CDC Seeks to Improve Ambulatory Care Safety
Much attention has been paid to improving safety of inpatient care, but for outpatient care, conditions have not been as rigorously policed, according to guidelines issued Wednesday by the Centers for Disease Control and Prevention. Even safe injection practices cannot be taken for granted.
The evidence-based guidelines and checklist are designed to help educate clinicians about minimum expectations for safe care to prevent errors and protect patients, especially since procedures are even more frequently being performed in ambulatory settings rather than inside hospitals, the CDC said in a statement.
"Patients deserve the same basic levels of protection in a hospital or any other health care setting," said Michael Bell, deputy director of CDC's Division of Healthcare Quality Promotion.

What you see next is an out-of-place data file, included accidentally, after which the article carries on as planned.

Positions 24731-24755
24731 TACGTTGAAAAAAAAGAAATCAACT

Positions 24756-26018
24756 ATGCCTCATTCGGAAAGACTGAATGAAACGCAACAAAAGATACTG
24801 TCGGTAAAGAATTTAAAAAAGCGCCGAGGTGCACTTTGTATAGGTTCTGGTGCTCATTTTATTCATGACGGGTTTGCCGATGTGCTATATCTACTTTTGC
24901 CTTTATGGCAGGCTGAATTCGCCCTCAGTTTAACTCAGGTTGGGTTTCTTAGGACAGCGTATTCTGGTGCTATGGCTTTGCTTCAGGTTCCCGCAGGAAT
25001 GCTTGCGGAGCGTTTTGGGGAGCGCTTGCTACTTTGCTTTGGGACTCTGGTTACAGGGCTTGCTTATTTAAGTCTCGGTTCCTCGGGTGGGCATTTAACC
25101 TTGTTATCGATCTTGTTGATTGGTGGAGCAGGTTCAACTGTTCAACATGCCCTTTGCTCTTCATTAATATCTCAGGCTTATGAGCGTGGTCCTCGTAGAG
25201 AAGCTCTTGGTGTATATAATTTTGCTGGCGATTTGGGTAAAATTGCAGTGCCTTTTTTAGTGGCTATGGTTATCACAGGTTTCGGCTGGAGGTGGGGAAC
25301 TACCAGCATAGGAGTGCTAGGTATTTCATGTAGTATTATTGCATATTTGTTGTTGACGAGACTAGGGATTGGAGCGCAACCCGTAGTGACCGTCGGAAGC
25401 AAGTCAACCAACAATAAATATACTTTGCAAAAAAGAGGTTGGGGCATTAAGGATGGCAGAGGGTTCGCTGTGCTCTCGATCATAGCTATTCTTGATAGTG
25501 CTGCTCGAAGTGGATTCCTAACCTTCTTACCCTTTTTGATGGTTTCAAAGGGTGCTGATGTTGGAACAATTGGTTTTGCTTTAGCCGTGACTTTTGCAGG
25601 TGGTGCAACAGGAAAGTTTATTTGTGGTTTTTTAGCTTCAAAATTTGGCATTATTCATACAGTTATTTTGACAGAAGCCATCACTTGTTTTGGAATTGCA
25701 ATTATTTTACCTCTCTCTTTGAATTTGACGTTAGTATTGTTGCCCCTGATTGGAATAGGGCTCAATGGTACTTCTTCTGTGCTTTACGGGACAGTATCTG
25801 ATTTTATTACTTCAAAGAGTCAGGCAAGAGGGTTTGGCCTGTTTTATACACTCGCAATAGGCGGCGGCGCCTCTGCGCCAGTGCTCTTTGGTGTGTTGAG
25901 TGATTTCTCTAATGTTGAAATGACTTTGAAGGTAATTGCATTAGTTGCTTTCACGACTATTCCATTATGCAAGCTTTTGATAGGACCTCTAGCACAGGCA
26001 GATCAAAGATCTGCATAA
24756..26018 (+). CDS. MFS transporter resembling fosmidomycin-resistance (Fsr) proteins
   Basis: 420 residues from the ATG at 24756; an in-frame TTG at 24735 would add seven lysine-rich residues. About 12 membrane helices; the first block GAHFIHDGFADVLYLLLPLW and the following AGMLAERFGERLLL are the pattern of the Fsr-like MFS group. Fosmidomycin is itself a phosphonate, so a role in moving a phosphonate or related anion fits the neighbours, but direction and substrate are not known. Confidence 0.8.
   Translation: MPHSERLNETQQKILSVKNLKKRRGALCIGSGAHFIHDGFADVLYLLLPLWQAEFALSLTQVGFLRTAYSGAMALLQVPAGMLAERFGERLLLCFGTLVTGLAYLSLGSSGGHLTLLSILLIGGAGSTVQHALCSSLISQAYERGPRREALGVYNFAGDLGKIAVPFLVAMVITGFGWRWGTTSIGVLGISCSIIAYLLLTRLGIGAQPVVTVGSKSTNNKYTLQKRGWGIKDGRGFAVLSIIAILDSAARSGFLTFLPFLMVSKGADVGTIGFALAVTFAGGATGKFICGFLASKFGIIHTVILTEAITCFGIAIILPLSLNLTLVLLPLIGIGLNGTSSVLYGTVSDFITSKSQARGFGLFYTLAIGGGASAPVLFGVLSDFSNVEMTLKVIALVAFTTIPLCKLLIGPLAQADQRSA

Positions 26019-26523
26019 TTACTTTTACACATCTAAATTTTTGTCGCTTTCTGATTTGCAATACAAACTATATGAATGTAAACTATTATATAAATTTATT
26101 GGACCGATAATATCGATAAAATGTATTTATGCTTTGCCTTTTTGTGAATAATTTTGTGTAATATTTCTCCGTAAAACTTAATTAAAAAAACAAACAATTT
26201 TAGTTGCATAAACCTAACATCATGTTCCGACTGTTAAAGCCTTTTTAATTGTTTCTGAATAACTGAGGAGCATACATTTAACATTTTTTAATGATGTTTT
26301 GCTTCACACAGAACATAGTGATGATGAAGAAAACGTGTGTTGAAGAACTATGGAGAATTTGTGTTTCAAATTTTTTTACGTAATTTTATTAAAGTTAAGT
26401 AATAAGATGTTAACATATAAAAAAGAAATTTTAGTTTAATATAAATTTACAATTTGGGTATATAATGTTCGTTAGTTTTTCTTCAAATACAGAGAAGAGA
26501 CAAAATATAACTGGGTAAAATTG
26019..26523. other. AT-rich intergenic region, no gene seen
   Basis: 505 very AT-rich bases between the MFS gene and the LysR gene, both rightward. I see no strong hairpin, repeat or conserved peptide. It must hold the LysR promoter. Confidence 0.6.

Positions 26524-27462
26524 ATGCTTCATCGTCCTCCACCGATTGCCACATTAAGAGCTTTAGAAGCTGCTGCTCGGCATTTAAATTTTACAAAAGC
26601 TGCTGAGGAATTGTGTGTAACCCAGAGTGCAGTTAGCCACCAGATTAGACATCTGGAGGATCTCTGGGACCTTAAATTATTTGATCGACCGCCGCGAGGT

Ambulatory care settings traditionally lack the infrastructure and resources to prevent and track infections, and data describing risks for healthcare associated infections are lacking, the CDC said.
Nevertheless, increasing numbers of reports describe transmission of gram-negative and gram-positive bacteria, mycobacteria, viruses and parasites in healthcare environments where patients do not spend the night.
"In many instances, outbreaks and other adverse events were associated with breakdowns in basic infection prevention procedures (e.g., reuse of syringes leading to transmission of bloodborne viruses)," the CDC said.